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Reflections on the 2012 NYC Marathon: Don’t Rain on My Parade

After the reality of hearing that the 2012 NYC Marathon had been cancelled set in, I was eager to do something that would end the banal finger pointing and do something more than support the city through the expenditure of tourist dollars.  My stomach turned when NYC Marathon organizers suggested that we show support by shopping the Expo.  I understood the sentiment, but it rang as solidly with me as when President George W. Bush suggested that the best way to support your country was to go shopping.  As I looked at the Twitter feed for #nycmarathon it looked like the dials spinning on a Las Vegas slot machine.  Barbs were tossed at runners, the vitriol showed the worst side of social media, and I felt despondent.  Did I sign up for this? I wondered what good would come from the cancellation.  Runners had already been demonized, no amount of monetary or product donation from the NYC marathon organizers for the recovery effort would be seen as legitimate or authentic as the act would forever be secondary, and the outraged would remain outraged.  Then I saw a hopeful link to a group of New York runners that were organizing support for Staten Island, one of the hardest hit boroughs by Hurricane Sandy.  I went to their Facebook page, read the plan and the posts by participants that were genuine, non-controversial, and focused on implementation and deployment.  I signed up and mapped my subway route to the Staten Island Ferry (and yes, despite popular belief, most subways were running). 

The request was simple: Fill a backpack with supplies (they even gave a list of needed items), make sure you can run with your load, wear orange (either because that was the NYC Marathon shirt color or the color of the Staten Island Ferry) and meet at the ferry by 8:30am in the morning, basically the same time many of us would have been corralling for the marathon.  I took my daughter to a corner market and selected items that the displaced would need.  I took my items that I had originally bought at the Goodwill to keep me warm at the starting line and folded them into my promotional Amazon Athlete string backpack that I had been given at the Expo along with my non-perishable food items, wet naps, and a Home Depot gift card.  My only orange running gear was my NYC Marathon shirt and it was easy for me to break with my running protocol of not wearing the “official” participant wear until I had completed the race.  There would never be a 2012 NYC Marathon to complete, so I wore my orange with no reservation.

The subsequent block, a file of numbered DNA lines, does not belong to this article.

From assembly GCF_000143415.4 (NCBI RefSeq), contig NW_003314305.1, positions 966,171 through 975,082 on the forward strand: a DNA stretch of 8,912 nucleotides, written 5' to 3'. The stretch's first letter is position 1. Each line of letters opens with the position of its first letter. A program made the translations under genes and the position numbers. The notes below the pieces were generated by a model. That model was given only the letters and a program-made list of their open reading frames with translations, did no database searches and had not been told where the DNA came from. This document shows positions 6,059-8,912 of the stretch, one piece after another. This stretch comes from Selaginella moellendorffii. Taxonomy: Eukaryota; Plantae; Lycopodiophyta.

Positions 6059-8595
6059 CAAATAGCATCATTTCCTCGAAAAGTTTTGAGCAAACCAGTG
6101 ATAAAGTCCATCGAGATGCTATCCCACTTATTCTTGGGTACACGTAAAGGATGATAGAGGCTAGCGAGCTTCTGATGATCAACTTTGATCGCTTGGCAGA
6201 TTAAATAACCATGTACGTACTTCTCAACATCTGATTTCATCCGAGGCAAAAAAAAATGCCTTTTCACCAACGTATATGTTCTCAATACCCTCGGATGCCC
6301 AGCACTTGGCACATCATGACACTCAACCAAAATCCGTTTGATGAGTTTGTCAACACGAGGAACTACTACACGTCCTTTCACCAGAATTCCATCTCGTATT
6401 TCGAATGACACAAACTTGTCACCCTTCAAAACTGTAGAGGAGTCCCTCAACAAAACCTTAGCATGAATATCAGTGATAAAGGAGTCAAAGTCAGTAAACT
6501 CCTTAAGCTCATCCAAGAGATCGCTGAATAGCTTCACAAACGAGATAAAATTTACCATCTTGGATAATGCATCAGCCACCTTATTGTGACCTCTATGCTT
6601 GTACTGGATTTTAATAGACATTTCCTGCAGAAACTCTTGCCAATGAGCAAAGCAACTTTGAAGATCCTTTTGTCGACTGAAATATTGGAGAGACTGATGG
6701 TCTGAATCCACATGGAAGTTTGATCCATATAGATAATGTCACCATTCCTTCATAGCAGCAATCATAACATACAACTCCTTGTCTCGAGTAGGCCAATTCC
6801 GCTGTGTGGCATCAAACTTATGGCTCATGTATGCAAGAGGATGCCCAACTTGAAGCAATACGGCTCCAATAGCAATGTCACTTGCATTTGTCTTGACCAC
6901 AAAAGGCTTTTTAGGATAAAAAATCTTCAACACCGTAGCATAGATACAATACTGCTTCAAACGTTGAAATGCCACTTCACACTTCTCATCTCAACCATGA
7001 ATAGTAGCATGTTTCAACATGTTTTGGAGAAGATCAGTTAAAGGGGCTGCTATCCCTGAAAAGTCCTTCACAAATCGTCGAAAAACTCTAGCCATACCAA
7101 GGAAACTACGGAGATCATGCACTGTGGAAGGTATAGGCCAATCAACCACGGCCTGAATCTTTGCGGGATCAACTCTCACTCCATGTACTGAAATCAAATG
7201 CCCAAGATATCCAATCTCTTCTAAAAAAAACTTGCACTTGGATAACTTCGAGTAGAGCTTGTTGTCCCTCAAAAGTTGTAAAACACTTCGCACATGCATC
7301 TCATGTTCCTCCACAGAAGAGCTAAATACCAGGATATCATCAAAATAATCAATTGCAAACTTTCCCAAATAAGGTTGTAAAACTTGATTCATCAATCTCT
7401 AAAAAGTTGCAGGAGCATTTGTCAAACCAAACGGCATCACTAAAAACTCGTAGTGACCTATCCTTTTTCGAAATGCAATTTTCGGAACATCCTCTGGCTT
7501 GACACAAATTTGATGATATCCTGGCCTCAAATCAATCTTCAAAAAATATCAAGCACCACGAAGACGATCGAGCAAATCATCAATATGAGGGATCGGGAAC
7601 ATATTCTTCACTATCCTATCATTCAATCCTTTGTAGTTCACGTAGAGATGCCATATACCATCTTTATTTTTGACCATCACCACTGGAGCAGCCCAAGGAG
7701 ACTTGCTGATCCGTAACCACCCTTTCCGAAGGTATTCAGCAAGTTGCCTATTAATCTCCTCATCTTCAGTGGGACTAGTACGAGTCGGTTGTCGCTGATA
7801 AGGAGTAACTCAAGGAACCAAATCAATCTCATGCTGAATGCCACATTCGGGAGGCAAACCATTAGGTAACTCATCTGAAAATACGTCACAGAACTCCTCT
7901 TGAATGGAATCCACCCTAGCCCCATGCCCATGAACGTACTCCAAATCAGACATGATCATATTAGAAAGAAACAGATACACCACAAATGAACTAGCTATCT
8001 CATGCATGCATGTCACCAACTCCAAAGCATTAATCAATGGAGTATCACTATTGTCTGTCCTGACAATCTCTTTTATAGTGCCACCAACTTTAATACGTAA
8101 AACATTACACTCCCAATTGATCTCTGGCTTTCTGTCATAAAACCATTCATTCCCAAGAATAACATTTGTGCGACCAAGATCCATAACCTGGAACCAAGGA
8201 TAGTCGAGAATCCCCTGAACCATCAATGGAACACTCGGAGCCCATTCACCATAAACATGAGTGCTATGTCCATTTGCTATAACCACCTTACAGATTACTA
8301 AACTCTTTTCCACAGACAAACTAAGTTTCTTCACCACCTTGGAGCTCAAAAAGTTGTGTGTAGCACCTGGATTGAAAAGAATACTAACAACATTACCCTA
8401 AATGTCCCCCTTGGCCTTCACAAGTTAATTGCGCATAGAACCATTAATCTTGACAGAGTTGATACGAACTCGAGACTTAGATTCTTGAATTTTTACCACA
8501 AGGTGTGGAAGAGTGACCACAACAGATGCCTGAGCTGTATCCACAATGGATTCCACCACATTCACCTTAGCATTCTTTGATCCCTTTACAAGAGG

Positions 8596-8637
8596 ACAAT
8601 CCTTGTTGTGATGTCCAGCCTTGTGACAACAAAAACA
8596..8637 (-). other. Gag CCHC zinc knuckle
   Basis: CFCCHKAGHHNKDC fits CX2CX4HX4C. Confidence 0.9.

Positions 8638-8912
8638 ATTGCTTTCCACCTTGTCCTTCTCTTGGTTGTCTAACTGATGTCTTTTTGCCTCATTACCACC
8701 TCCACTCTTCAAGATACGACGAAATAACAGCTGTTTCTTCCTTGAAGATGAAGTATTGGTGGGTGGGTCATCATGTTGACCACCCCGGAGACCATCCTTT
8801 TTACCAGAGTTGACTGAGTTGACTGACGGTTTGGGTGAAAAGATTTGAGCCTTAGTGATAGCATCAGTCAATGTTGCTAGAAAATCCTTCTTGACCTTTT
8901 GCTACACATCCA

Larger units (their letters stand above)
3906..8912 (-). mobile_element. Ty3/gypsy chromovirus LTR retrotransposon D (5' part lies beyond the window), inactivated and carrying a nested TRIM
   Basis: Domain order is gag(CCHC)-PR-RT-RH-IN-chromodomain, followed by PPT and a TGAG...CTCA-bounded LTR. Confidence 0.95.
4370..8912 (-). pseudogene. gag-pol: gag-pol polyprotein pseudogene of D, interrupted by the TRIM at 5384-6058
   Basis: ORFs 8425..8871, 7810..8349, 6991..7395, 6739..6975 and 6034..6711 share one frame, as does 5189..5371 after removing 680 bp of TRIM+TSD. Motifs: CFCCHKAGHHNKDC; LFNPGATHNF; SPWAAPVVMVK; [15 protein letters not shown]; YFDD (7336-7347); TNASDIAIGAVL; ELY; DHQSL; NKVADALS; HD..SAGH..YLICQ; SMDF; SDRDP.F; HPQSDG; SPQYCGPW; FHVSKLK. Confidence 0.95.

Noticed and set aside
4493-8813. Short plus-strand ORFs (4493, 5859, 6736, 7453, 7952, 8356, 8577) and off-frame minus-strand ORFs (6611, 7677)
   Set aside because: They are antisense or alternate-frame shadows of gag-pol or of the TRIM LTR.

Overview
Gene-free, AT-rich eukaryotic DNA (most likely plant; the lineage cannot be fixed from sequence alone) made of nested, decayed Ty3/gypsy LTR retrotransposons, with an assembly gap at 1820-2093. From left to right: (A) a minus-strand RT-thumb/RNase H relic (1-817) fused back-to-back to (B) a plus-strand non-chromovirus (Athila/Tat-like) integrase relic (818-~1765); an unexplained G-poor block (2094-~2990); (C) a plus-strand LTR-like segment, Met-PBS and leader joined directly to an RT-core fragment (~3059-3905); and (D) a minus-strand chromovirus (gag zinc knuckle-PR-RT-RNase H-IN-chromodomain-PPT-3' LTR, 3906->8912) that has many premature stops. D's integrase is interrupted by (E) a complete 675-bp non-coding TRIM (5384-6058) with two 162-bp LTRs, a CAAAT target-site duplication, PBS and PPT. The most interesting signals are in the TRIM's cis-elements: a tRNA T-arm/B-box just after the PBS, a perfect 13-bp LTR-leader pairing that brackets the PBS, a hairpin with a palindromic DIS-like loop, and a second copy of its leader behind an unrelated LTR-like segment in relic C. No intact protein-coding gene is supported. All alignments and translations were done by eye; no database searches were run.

My daughter and my friends didn’t have running wear, but the next morning they accompanied me to the subway and through a series of transfers we made it as far south as we could: Bowling Green.  It was easy to spot all the runners participating as they were wearing their orange marathon shirts or any other orange they had in their closet.  We walked as a large entourage to the Staten Island Ferry and entered the facility.  It was heartwarming to see that over a thousand people had gathered. 

Most of the participants were local, but there were a handful of us from out of state or out of country that participated as well.  I have to give big kudos to the organizers who in 24 hours had found route leaders armed with running maps, came up with several different distances for runners to choose from beginning with 6 miles and ending with 16 miles, and were orderly and focused.  They distributed extra food bars, heavy duty trash bags and Home Depot gift cards that had been donated to be packed amongst our various backpacks and started to load the ferries.  My cheering section joined me for the ferry ride over to the island, equally impressed and touched by the resiliency of these marathoners and volunteers.  As the ferry pulled away from the shore and we could see both Manhattan in the distance and Lady Liberty holding her torch, I could not get out of my head the scene from the movie “Funny Girl” where Barbra Streisand sings Don’t Rain on My Parade. Although Fanny Brice did not ride the Staten Island Ferry, she did catch a tugboat desperate to reach the cruise ship of Nicky Arnstein. She refused to believe that she would be deterred and she belts out this signature song that defines an indefatigable spirit.  By the way, she was also wearing orange. It seemed an apropos anthem for how I felt and from what I could gather I was not alone.  As Manhattan became smaller and smaller, the crystal blue sky and the crisp, yet sunny temperatures promised perfect running weather, be it for Sandy relief or for running a marathon.